President Joe Biden has declared the United States will support Ukraine in its war against Russia “for as long as it takes as it defends its sovereignty and territorial integrity.” But how any aid sent to Ukraine is appropriated, spent, and regulated is a convoluted and controversial procedure.
Since August 2021—following Russia’s initial military buildup along the Ukrainian border—the United States has provided $76.8 billion in aid to Ukraine, according to Kiel Institute for the World Economy. Of that, 61 percent ($46.6 billion) is military aid, 34 percent ($26.4 billion) is economic aid, and the remaining 5 percent ($3.9 billion) is for humanitarian aid.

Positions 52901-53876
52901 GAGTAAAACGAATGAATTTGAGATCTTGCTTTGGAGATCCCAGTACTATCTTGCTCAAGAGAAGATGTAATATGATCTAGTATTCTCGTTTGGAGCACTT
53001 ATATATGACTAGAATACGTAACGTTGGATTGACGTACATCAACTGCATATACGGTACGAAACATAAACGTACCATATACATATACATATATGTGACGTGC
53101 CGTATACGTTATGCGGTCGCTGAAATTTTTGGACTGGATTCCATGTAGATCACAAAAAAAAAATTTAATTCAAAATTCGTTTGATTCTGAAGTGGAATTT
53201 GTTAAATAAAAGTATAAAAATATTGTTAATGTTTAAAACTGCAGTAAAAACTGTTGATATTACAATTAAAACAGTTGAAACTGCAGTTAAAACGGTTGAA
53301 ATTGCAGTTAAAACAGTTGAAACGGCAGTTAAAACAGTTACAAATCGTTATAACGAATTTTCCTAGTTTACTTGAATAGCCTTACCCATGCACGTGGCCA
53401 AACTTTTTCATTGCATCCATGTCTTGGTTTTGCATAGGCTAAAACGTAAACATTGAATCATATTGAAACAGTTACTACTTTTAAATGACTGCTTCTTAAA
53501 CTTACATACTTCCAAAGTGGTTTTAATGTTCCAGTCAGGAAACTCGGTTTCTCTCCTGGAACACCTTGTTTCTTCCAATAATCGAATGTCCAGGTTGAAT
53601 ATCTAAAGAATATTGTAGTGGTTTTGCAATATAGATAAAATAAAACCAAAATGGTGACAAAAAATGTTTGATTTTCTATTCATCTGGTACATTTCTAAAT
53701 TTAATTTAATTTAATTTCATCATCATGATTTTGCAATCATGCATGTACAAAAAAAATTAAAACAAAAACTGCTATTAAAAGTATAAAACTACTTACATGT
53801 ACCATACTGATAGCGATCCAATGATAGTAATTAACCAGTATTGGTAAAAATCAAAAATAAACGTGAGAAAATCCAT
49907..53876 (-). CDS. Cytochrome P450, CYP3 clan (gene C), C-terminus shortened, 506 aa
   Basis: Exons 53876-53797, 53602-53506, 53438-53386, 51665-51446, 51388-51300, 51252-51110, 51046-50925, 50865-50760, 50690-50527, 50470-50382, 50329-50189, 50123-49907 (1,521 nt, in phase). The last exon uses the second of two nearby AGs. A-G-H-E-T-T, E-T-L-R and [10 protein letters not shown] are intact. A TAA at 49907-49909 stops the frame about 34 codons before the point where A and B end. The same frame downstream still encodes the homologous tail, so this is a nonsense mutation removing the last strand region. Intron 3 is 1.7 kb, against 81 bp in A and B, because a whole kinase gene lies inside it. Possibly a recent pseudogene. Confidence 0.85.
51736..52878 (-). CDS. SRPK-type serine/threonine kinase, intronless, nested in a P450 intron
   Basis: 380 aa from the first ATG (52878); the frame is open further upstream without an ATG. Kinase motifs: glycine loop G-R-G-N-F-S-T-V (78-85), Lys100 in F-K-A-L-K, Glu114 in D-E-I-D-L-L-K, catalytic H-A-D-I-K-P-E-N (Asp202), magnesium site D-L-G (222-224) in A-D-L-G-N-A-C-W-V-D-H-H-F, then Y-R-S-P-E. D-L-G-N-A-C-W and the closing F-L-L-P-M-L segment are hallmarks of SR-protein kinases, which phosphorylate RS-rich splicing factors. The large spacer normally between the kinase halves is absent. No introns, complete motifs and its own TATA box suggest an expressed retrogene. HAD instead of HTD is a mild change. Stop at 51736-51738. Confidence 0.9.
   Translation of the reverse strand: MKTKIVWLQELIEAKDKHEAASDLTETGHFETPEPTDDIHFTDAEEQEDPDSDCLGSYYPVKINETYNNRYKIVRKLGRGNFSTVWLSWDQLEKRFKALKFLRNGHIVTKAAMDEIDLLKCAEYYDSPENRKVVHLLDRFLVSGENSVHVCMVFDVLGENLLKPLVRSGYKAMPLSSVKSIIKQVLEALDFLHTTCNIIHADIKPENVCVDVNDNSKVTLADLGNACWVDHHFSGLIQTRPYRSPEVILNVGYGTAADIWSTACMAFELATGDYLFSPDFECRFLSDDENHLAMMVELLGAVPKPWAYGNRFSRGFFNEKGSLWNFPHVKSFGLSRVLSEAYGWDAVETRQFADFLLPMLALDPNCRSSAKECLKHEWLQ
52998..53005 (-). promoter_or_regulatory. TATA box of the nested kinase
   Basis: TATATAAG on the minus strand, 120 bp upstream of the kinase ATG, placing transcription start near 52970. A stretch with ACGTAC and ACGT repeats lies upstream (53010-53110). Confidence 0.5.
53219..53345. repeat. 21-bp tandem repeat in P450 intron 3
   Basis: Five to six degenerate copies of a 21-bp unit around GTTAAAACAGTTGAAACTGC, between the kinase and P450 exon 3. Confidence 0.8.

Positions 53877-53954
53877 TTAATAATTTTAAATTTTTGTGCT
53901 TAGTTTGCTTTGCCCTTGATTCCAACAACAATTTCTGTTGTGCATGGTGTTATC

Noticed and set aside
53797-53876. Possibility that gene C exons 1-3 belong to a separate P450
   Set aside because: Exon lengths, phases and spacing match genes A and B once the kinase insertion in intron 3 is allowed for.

But whether to send more has been a source of friction between some congressional Republicans and the Biden administration, and some Republicans are calling for more clarity on what costs Biden is willing to incur for “as long as it takes.” On November 3, the Biden administration announced new security assistance for Ukraine, totaling $425 million in previously allocated money. The administration is using the Presidential Drawdown Authority to send $125 million worth of inventory from Department of Defense stockpiles and allocated $300 million in Ukraine Security Assistance Initiative Funds to provide laser-guided munitions, which would exhaust the latter.
What is Presidential Drawdown Authority?